A handful of industries where release agents are used are metal processing, aircraft and aerospace, polymer and plastic processing, automotive, glass and paper coating, rubber processing, and food production and packaging.

 

 

What Are Some Common Release Agents?

 

Some of the most widely-used release agents across all industries include:

 

 

  1. Petroleum / mineral oil-based

  2. Synthetic / semi-synthetic

  3. Natural (vegetable oil/animal fat)

  4. Ester / diester

  5. Silicone

  6. Wax / stearate

 

Release agents are usually manufactured by chemical or oil companies. These companies have deep knowledge of the chemical composition of each agent, so they are able to suggest agents that are suitable for a specific industry or the end item being produced. For example, it would be disastrous to use a graphite molding agent in medicine production as it would be toxic to humans.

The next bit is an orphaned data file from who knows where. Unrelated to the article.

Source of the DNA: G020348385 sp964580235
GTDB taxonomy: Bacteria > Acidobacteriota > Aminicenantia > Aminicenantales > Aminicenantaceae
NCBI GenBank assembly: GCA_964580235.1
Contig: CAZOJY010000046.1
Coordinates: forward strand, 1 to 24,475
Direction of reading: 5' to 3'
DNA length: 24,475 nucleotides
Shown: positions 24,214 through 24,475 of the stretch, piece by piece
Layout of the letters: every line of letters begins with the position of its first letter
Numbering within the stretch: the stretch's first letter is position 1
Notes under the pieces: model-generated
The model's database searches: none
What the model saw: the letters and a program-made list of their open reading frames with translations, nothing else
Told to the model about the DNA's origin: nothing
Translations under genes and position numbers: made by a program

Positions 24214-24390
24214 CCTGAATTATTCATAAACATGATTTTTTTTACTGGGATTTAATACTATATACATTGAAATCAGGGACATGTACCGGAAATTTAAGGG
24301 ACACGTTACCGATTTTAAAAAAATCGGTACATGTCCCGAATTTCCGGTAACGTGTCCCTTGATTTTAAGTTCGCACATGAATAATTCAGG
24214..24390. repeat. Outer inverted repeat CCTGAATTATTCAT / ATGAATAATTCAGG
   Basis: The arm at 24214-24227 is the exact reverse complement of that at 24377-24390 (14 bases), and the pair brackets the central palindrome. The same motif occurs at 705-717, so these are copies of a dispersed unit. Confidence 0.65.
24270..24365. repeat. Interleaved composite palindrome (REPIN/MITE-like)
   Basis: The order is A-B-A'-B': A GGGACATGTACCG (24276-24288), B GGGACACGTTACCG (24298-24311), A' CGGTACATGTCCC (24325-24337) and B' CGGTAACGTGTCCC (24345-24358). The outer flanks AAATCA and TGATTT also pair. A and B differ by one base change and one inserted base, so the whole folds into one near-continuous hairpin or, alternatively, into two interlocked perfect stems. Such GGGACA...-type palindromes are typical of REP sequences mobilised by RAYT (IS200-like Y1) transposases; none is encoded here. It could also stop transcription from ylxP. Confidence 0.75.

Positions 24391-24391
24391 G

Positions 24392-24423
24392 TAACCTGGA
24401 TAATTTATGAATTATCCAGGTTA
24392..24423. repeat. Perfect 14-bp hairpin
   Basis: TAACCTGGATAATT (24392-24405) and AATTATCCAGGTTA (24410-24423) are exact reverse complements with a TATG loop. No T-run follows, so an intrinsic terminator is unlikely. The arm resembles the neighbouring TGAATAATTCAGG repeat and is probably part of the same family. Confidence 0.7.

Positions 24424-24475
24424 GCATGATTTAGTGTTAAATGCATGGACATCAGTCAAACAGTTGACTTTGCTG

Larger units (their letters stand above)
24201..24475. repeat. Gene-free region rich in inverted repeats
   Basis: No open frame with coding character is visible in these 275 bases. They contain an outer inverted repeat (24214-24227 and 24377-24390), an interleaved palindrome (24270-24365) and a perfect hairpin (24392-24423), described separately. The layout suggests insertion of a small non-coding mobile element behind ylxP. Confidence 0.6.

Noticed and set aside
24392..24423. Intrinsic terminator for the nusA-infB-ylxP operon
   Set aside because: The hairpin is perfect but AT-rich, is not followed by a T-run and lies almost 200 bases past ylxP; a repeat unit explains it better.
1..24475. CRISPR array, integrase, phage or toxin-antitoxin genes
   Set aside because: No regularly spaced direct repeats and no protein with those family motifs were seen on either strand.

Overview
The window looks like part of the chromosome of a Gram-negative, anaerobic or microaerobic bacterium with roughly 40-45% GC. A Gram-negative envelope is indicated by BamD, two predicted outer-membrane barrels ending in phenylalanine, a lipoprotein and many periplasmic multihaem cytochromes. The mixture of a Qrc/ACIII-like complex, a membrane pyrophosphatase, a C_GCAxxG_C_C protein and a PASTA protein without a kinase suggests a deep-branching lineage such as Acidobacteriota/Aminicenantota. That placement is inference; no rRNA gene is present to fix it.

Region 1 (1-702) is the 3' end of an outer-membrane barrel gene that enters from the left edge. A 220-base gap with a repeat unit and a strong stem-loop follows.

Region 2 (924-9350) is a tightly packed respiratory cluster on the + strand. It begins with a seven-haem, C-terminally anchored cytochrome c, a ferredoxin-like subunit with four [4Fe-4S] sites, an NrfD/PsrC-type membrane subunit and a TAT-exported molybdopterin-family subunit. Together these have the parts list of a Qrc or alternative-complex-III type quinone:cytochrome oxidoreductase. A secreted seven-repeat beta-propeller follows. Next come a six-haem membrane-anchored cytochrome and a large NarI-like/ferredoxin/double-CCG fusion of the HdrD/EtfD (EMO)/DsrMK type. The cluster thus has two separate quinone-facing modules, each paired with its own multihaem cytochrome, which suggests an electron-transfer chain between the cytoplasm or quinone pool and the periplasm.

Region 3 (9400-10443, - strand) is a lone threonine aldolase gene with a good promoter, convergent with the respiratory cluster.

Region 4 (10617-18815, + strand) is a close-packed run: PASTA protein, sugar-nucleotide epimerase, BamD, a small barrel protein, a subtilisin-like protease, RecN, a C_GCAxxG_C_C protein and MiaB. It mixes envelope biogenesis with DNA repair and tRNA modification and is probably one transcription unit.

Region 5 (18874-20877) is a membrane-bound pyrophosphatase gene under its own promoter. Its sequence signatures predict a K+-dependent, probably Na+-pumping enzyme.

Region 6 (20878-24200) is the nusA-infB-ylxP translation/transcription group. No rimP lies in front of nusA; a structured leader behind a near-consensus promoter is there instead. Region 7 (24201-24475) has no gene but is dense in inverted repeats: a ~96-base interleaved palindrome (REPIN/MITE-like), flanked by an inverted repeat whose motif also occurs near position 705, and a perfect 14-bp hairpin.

What Classifies As Food Grade Release Agents?

 

While most of you must be familiar with the ‘grades’ of products, let’s review them for those who are not well-versed in this topic.

 

The ‘grade’ of a product is assessed and decided on the basis of its quality, freshness, and technical characteristics. The different grades that exist are food-grade, technical-grade, and several others, depending on the product.

 

For a product to be food-grade, it has to be completely safe for human consumption. It has to be non-toxic, nonirritant, and must be safe for consumption.